Sesame balls are a common street snack in Southeast Asia.
Sesame balls are a common street snack in Southeast Asia. | Source

5. Sesame Balls

You can find sesame balls just about everywhere in Southeast Asia, China, and even in Japan. In China, they are called jian dui, and in Singapore, they are known as zeen doy. In Vietnam, they are called bánh cam (or bánh rán in North Vietnam). In Malaysia, they are known as kuih bom, and in Indonesia, they are known as onde-onde or kue keciput.

These yummy cookies are very common street snacks that are also sold as tea cakes. The various filling options include bean curd, peanut, black sesame paste, mung bean curd, and even cheese and fruits, like dates and fig. They’re easy to make and easy to store at home.

6. Kembang Loyang

These famous fried snacks look like roses. In Malaysia, they are known as kuih kembang loyang, kembang goyang, or kuih rose. In Indonesia, they are called kembang loyang or kembang goyang. Singaporeans know these fried cakes as kuih loyang. The Chinese call them honeycomb cookies, and they are served together with other holiday cookies to celebrate Chinese New Year. These delicacies can also be found in Hong Kong and Taiwan.

To make them, you fry a mixture of coconut milk and eggs using rose moulds.

7. Peanut Cookies

Traditional Chinese peanut cookies are very commonly found all over Southeast Asia. In Malaysia, Singapore, and Indonesia, people sell them particularly around the Chinese New Year, as well as throughout the year. The recipe calls for flour, ground peanuts, sugar, and eggs.

In Indonesia, these cookies are also known simply as peanut butter cookies. The recipe is modified, and the ground peanuts are replaced with processed peanut butter.

In Indonesia, mung bean pastry is known as bakpia pathok, or simply "bakpia."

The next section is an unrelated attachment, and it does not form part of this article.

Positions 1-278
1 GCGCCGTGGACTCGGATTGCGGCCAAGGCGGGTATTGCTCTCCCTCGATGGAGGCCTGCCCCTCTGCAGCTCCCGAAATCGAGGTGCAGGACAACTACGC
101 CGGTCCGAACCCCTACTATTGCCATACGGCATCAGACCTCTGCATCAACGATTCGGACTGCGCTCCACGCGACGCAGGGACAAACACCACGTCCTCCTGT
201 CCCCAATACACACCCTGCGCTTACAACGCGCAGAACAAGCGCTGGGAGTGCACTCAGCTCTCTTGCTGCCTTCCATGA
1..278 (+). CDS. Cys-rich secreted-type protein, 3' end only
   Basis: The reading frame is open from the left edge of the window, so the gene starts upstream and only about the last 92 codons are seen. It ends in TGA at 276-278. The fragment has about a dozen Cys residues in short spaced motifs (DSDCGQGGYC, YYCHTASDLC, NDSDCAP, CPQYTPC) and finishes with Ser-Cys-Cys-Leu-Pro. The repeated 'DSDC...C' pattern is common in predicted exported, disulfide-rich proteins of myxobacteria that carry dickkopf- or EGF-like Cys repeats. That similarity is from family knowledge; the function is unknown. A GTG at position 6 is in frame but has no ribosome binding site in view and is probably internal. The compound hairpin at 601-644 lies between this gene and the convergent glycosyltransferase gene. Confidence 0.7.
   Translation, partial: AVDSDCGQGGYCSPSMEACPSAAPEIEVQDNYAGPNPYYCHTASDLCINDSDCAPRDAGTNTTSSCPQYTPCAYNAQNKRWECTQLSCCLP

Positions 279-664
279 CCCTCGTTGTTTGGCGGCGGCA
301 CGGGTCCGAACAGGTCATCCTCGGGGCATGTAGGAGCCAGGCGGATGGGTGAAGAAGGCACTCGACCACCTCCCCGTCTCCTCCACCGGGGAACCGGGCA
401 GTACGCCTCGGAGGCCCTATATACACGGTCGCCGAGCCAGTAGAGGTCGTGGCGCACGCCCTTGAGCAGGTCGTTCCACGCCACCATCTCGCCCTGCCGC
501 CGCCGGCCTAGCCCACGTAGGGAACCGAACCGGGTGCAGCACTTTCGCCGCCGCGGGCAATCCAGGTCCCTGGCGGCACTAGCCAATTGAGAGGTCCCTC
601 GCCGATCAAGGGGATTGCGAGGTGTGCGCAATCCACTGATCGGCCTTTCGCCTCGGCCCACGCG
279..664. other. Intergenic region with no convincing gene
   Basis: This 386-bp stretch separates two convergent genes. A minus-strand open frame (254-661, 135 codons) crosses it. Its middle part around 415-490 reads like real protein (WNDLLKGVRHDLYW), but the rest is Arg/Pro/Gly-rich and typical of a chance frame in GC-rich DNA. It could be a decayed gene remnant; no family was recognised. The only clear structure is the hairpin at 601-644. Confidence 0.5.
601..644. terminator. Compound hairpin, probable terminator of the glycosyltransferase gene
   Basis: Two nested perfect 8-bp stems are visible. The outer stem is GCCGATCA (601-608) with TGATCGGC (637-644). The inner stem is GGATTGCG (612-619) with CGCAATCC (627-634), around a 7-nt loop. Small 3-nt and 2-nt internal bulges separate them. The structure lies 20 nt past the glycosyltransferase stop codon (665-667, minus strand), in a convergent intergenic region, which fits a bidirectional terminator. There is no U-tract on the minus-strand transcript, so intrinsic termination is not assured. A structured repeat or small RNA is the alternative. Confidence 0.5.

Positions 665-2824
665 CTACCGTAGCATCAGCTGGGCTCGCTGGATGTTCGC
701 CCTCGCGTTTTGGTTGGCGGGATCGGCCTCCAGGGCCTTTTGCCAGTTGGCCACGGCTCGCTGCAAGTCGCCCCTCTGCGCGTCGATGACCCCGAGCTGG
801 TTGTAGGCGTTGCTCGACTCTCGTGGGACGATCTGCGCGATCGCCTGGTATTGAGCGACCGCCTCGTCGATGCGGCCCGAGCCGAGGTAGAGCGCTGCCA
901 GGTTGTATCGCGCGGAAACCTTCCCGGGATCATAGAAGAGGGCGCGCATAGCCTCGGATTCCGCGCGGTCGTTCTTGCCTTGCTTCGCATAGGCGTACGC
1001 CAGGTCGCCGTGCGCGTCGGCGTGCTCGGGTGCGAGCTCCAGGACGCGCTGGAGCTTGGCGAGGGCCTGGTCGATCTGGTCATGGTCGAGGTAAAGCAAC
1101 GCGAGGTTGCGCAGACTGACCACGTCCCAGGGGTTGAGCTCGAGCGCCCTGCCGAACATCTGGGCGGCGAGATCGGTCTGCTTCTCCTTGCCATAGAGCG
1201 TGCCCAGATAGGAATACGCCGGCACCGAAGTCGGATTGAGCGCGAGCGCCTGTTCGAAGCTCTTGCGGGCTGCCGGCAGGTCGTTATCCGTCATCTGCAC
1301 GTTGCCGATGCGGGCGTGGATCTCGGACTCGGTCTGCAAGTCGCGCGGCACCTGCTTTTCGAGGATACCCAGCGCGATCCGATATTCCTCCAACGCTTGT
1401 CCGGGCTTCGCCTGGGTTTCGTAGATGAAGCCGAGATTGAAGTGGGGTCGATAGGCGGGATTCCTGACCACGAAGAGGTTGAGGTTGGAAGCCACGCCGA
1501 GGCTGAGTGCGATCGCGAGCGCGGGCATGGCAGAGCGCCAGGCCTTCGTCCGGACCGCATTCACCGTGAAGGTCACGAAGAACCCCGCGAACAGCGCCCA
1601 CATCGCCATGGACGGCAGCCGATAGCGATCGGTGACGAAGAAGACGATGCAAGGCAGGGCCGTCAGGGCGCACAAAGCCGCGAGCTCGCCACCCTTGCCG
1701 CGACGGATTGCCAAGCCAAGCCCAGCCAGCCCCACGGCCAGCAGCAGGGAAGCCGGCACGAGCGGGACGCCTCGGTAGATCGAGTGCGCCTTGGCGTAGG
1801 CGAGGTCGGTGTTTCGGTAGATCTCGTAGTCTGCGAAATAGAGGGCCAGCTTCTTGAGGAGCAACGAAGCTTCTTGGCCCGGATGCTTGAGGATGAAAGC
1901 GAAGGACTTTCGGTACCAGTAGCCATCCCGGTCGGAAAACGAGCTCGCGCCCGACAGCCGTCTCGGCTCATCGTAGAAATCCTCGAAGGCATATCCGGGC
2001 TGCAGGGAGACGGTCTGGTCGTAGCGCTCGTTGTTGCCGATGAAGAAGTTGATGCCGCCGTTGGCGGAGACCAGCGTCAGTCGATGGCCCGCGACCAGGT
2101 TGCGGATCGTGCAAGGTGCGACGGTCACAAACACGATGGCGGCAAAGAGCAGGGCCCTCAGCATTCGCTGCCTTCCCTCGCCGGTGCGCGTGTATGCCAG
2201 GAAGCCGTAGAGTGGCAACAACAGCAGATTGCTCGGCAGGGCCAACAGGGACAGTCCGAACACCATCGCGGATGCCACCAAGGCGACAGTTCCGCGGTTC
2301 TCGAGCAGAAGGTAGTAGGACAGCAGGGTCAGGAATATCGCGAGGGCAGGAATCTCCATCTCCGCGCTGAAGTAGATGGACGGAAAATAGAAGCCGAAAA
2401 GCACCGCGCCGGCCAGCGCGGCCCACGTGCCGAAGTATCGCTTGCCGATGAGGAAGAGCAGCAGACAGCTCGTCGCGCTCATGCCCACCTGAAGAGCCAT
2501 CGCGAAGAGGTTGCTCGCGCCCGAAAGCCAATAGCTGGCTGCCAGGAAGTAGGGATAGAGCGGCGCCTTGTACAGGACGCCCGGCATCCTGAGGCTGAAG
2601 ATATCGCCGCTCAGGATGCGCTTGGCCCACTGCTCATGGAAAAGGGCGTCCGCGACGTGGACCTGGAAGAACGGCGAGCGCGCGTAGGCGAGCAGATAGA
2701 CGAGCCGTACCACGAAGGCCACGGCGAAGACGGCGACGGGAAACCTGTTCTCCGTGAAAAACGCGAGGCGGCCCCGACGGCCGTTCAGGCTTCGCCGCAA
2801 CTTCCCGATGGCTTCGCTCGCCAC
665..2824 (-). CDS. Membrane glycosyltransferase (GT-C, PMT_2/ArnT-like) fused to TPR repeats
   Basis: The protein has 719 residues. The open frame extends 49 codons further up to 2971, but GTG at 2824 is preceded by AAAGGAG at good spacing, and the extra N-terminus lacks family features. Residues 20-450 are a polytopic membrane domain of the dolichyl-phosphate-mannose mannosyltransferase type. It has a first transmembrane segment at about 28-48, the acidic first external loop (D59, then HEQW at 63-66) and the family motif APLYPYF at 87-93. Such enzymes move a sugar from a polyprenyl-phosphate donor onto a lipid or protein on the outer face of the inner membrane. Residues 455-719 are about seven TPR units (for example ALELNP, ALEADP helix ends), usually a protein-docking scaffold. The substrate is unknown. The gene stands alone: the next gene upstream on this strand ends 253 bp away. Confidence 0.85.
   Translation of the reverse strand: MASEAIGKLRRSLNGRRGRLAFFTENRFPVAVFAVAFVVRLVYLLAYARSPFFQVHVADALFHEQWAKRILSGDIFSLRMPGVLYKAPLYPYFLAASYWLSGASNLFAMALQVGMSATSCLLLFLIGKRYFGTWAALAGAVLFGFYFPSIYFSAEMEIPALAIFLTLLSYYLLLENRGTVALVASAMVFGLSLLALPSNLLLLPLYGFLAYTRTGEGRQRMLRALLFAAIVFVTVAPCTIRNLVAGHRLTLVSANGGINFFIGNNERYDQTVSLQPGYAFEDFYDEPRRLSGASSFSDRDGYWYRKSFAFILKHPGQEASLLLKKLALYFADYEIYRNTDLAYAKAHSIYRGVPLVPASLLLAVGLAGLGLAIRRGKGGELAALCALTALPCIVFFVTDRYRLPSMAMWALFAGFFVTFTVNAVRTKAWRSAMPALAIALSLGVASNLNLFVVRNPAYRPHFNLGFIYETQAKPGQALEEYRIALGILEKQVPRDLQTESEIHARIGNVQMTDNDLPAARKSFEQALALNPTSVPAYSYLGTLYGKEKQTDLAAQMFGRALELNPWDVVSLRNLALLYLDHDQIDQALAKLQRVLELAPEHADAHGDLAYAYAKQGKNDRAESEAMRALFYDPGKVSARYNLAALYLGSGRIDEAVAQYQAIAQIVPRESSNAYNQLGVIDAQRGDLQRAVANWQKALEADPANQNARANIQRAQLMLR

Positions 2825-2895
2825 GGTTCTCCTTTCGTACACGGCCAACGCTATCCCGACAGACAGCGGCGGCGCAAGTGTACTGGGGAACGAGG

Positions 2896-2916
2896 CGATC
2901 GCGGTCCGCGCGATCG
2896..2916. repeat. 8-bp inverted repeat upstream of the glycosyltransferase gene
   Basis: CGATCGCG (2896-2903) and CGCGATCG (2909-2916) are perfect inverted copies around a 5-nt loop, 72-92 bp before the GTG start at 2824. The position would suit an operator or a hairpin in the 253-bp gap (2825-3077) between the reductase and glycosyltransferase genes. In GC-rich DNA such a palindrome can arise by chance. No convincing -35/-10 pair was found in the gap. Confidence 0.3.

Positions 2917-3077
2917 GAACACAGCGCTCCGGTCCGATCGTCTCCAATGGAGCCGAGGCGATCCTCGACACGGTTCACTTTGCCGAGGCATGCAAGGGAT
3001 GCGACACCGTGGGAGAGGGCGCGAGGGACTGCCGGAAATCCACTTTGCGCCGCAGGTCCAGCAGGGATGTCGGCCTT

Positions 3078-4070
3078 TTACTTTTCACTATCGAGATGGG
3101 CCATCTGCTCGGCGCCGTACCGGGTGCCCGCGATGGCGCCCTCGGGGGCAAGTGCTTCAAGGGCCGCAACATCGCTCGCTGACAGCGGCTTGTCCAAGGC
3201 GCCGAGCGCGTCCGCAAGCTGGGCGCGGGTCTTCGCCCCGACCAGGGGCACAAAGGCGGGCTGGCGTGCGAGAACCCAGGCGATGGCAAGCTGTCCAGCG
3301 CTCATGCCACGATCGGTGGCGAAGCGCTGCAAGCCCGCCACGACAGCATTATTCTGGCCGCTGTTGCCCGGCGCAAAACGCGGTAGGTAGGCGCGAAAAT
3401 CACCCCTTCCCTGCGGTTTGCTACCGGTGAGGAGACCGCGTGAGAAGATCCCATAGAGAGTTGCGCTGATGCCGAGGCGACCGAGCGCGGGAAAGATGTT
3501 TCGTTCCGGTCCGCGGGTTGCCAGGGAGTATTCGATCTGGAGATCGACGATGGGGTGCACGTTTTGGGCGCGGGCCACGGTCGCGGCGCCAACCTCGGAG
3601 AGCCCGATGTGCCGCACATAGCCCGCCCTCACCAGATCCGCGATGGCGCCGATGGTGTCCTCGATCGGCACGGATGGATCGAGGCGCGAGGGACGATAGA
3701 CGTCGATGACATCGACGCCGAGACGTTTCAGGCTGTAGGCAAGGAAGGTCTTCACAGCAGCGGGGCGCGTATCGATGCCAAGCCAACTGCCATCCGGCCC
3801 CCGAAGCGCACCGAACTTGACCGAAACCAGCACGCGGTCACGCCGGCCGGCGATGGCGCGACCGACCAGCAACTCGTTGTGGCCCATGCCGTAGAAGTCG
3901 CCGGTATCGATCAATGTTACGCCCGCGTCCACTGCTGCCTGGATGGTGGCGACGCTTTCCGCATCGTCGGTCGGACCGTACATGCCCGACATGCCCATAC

In Indonesia, mung bean pastry is known as bakpia pathok, or simply "bakpia." | Source

8. Mung Bean Pastry

The mung bean pastry goes by many names depending on where you are in the region. In the Philippines, they are called mung bean hopia, or simply hopia. In Indonesia, they are called bakpia or bakpia pathok, and they are often sold as gifts. In Malaysia, they are known as penang tau sar piah, or locally as tambun biscuits, said to have originated from Penang. Singaporeans call them tau sar piah, and the Vietnamese know them as bánh pía or bánh bía.

9. Paciencia

Paciencia cookies are Filipino-style meringue cookies. The name itself comes from the Spanish word paciencia, which means patience. These cookies are popular snacks that are made using egg whites, sugar, and flour. They are baked during the holiday season and are frequently purchased as gifts. They are light, crispy, and easy to bake and store.

There are many other traditional sweet biscuits and cookies that are popular in the Philippines, including the galletas de patatas, toasted mamon, barquillos, broas, pilipit, puto seko, otap, paborita, and camachile.

10. Sriracha Cookies

Sriracha cookies are not actually found in Thailand, but cookie recipes that call for this famous Thai hot sauce have been popping up online. Using this spicy sauce to heat up your cookies is so easy—all you need is some Sriracha and a basic cookie recipe. Add the Thai hot sauce as you blend the ingredients together.

I find that Sriracha goes well with both honey and chocolate chips, but feel free to experiment and create your own Sriracha-inflected dessert. (You don't need to limit yourself to cookies, either. People have also used Sriracha as a donut filling, for example!)

Questions & Answers

    © 2019 Lovelli Fuad


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      • lizmalay profile image


        14 months ago from USA

        I love these cookies especially Pineapple Tarts and Rempeyek Kacang They are famously serve during Eid Festival in Malaysia. However, I haven't try Paciencia and Sriracha yet. I bet they are delicious too. Thanks for sharing this interesting article!